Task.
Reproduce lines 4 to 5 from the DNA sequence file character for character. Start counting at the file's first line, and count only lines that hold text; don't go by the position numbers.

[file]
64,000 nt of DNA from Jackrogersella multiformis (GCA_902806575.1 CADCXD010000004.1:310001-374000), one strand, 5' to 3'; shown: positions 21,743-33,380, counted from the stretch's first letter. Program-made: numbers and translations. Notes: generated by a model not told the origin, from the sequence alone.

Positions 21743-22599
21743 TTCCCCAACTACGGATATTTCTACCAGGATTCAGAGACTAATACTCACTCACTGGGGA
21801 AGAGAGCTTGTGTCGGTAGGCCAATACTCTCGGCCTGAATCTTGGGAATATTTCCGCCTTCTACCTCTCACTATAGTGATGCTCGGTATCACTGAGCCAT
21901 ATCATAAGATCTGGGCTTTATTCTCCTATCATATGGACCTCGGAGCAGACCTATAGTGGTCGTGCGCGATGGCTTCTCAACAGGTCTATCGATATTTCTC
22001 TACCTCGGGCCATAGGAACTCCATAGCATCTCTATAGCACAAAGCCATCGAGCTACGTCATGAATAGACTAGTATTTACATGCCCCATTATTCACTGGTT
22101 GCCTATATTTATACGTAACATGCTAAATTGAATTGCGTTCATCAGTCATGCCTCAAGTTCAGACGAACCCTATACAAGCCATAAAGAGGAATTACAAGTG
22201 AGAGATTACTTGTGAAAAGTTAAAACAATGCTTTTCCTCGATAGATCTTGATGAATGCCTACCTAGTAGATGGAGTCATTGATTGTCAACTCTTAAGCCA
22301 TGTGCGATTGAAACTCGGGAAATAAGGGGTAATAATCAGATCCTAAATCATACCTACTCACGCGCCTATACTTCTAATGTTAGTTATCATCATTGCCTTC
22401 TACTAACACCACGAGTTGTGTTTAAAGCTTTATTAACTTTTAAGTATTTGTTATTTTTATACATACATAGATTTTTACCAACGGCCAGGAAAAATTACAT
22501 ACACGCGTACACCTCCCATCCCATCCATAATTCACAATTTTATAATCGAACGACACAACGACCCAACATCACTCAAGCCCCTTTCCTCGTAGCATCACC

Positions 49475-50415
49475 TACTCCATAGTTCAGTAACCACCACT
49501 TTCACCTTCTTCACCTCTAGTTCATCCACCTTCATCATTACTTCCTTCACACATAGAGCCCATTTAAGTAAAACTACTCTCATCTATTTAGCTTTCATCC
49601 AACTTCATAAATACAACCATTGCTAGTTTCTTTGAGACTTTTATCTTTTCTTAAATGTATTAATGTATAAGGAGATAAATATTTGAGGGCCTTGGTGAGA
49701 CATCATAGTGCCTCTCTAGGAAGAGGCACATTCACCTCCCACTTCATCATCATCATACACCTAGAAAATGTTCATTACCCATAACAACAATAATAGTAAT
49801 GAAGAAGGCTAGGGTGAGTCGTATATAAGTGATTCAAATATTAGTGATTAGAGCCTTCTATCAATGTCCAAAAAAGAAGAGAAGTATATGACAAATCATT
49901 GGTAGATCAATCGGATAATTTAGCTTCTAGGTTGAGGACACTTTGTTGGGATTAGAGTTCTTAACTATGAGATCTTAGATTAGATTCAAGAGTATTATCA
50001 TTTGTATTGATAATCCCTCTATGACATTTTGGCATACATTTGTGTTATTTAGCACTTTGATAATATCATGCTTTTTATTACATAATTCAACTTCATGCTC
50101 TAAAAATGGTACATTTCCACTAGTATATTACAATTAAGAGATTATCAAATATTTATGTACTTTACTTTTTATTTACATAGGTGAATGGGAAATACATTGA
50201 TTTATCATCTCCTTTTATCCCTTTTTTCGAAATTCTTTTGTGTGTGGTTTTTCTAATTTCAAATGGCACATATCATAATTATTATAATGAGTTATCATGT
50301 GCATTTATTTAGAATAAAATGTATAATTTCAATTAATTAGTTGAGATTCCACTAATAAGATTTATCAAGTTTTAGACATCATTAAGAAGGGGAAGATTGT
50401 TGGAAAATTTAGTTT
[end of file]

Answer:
21801 AGAGAGCTTGTGTCGGTAGGCCAATACTCTCGGCCTGAATCTTGGGAATATTTCCGCCTTCTACCTCTCACTATAGTGATGCTCGGTATCACTGAGCCAT
21901 ATCATAAGATCTGGGCTTTATTCTCCTATCATATGGACCTCGGAGCAGACCTATAGTGGTCGTGCGCGATGGCTTCTCAACAGGTCTATCGATATTTCTC